Everybody knows the importance of learning some phrasal verbs, idioms and colloquial expressions, especially when you live in a foreign country. We always learn a lot of them by communicating with native speakers or watching movies and series. In this post, you learn some phrasal verbs, idioms and expressions to communicate in a more natural way when speaking English in a foreign country.
* for no apparent reason – without an obvious cause.
He cried a lot for no apparent reason.
* on top of the world – very happy or proud.
She was feeling on top of the world when she was promoted.
* down in the dumps – having no patience or energy left to deal with a difficult situation.
She’s a bit down in the dumps because she failed one of her exams.
* cry your eyes/heart out – cry in an uncontrolled way and be unable to stop.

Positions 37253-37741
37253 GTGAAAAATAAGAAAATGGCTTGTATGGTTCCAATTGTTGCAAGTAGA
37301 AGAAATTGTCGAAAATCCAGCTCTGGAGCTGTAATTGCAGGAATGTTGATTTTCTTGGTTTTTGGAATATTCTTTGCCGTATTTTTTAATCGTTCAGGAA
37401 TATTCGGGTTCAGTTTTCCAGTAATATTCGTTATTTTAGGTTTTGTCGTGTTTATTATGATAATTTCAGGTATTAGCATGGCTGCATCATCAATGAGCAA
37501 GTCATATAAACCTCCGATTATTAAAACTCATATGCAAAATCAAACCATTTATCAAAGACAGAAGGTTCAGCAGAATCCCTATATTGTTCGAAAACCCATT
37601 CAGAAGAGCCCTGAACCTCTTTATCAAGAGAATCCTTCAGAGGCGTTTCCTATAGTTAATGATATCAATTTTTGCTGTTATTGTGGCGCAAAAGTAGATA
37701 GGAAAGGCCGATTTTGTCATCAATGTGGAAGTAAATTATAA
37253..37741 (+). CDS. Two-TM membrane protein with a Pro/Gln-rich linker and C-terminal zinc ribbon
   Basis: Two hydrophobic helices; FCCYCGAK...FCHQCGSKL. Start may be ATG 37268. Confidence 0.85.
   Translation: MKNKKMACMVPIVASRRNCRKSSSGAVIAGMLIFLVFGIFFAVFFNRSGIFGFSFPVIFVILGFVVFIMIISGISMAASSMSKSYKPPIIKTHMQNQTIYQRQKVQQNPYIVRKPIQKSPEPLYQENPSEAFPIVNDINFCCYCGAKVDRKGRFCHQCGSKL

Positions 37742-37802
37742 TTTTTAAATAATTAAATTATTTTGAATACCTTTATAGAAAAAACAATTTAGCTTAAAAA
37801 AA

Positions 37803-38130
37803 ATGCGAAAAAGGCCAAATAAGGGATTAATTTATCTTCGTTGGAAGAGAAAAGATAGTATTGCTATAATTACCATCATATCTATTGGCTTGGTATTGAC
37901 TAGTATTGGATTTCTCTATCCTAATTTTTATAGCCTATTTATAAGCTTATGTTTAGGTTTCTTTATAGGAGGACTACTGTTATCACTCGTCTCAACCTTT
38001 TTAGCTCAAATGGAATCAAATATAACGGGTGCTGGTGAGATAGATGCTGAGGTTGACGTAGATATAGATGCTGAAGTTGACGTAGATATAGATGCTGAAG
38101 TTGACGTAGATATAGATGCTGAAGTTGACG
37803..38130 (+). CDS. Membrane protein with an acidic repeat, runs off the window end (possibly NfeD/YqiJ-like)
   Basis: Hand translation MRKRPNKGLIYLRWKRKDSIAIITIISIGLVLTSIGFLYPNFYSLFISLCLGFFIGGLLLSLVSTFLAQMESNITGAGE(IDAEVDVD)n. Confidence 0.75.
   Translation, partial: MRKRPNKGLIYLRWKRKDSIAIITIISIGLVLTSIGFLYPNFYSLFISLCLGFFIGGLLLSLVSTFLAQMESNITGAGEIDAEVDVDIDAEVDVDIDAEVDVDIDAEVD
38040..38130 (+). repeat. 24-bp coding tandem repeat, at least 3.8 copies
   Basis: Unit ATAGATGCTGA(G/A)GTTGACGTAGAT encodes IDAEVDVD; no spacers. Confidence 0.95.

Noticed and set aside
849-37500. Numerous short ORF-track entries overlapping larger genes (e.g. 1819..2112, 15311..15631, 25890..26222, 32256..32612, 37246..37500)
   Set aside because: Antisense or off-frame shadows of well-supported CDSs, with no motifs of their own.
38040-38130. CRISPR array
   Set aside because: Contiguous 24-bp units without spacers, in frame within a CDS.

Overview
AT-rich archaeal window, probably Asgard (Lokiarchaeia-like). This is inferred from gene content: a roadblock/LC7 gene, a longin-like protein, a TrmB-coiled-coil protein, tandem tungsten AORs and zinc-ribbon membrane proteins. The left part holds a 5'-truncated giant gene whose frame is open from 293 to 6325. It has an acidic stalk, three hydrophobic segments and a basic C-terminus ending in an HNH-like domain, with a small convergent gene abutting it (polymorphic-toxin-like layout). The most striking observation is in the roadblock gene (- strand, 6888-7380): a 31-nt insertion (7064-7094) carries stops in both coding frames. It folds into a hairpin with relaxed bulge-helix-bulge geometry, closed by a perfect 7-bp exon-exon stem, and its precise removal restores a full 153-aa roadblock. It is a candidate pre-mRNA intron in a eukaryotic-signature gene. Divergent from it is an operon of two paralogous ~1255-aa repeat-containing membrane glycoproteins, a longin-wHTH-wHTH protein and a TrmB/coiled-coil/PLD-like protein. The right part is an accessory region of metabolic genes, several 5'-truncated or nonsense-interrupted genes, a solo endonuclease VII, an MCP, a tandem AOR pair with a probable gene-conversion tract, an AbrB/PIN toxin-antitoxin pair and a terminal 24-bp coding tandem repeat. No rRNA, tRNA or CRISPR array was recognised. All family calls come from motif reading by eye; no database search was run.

I was so upset that day, I cried my eyes out.
* wind sb up – make sb angry or upset.
She just knows how to wind me up.
* stir sth up – make sb feel or think sth like anger, fear, etc.
The photographs stirred up some painful memories.
* take sth in – accept sth as real or true.
I had to see his situation before I could take it all in.
* easier said than done – that’s a good idea but difficult to achieve.
“Why don’t you just ask Simon to pay?” “That’s easier said than done.”
* be dying to do sth / for sth – want to do or have sth very much.
I’m dying for something to eat.
* have a go at sb – attack or criticize sb.
The press is having a go at the Prime Minister.
* cool down – become or make sb calmer and less excited.
I need to be alone to cool down after these news.
* pour your heart out (to sb) – tell sb all your problems and feelings.
Samantha poured her heart out to me last night about how she’s been since her father passed away.
* bottle up your feelings/emotions –avoid sharing your problems and feelings.
I know he’s angry, but he bottles it up inside instead of talking to someone about it.
I hope you learned some new idioms today, see you next time!
Source: Idioms and Phrasal Verbs – Advanced / Ruth Gairns and Stuart Redman – Oxford